1492580521710 - Court fight over family inheritance sees will invalidated

Court fight over family inheritance sees will invalidated

A wealthy widow’s will has been declared invalid because she may have been on a cocktail of painkillers and alcohol when she made it, a court has heard.

The inheritance stoush, which played out in the High Court at Auckland, laid bare “unhappy differences” between family members, Justice Patricia Courtney said in a March judgment.

Allison Slater and her late husband Paul accumulated an estimated $2 million running a country hotel in England. The pair had no children.

Slater was diagnosed with breast cancer in 2011 and made a will splitting her estate equally between her nephews and nieces: Thomas Loosley, Nick Loosley, Kate Powell, Benjamin Powell and Mark Eleveld.

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But on April 29, 2014 – nine days before her death on May 8 – Slater met her solicitor, Terence McDell, and told him to draw up a new will awarding the bulk of her estate to Thomas and Nick Loosley.

The document awarded between $50,000 and $100,000 to other family members.

On May 2, Thomas’ and Nick’s father Robert Loosley phoned McDell, asking him to bring the document to Dove Hospice, where Slater had been admitted. Slater signed it later that day.

Slater was on painkillers and potentially even alcohol in the lead-up to her death, and had been known to drink “far too much”, Justice Courtney said.

“There is a real risk that she was suffering from a level of delirium or from confusion resulting from the toxic build-up of Oxynorm in her system,” the judge said.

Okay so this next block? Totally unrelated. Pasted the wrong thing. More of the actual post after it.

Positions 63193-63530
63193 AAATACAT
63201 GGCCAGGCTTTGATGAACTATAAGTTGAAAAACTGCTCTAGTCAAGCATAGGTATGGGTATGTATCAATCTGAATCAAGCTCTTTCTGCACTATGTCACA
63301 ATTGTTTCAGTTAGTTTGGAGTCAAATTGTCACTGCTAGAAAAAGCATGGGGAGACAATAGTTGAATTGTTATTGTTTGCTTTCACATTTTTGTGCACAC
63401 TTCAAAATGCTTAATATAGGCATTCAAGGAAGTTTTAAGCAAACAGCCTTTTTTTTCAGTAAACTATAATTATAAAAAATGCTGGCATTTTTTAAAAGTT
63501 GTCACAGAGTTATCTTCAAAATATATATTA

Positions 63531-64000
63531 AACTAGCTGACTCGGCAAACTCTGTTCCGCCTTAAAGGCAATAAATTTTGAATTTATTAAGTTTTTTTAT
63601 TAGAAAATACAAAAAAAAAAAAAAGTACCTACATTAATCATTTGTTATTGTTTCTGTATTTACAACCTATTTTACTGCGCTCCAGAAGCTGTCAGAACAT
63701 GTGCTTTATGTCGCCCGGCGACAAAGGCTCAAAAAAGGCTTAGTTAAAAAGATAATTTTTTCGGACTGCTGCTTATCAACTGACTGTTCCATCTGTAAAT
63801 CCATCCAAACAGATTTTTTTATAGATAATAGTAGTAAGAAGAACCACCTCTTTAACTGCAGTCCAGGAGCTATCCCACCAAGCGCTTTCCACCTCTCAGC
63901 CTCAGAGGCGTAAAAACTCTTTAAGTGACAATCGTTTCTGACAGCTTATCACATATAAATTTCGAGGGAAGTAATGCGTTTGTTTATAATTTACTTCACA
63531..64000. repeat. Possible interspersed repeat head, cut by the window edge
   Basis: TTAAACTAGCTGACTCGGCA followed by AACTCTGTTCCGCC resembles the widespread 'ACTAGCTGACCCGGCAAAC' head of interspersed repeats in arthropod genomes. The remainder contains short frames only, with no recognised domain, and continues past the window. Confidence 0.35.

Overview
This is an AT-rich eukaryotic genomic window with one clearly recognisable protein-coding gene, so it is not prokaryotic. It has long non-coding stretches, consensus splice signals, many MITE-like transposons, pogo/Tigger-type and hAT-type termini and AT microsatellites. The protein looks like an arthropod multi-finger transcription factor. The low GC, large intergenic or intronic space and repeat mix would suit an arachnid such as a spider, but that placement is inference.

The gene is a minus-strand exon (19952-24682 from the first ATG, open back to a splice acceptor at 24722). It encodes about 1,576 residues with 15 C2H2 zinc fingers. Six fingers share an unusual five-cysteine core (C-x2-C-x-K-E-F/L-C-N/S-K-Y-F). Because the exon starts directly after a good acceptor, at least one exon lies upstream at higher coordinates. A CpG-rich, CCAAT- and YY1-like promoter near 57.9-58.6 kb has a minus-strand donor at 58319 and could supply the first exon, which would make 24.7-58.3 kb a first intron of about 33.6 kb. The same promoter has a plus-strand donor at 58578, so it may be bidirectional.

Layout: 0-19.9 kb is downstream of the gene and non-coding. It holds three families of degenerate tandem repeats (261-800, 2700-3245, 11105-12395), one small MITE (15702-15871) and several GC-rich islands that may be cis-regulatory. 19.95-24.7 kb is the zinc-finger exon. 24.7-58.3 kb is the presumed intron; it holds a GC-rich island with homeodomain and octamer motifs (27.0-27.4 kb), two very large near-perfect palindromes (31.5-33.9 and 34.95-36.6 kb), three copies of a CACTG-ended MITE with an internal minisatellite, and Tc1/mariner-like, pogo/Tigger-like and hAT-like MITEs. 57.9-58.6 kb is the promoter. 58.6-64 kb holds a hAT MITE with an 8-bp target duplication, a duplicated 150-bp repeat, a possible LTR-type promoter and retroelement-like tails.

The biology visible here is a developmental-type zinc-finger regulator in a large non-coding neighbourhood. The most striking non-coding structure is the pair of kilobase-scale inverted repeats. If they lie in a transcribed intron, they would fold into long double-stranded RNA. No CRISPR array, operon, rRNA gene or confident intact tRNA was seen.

“Allison was known within the family as a heavy drinker and was drinking as late as . . . ten days after being prescribed Oxynorm,” the judge said.

Justice Courtney noted conflicting promises made by Slater to her nieces and nephews in the months prior to her death, saying Slater was affectionate but also fickle and had a “noticeable habit of criticising friends and family behind their backs”.

In February 2014, Slater had promised Kate Powell that she would not have to worry about her student loan because Slater hoped to split her assets evenly between her nephews and nieces, the judgment said.

A month later, in March 2014, she told Thomas Loosley she found Benjamin and Kate Powell “incredibly irritating” and planned to leave her estate to Thomas and Nick, the court heard.

However, she changed her mind two days later, asking Kate to visit her and telling her the estate would be split evenly after she died, the judgment said.

Justice Courtney quoted Slater’s mother, Evelyn Farn, as saying Slater was: “an extremely difficult person – swinging from loving to hating people for no apparent reason and she was easily manipulated by those who knew her well”.

Justice Courtney declared the 2014 document leaving the bulk of the estate to the Loosley brothers invalid, saying there was evidence Slater could have been suffering from delirium when she signed it.

However, Justice Courtney said she had no basis to validate the 2011 will either.

Justice Courtney said the family would need to seek probate if they wanted that will executed.

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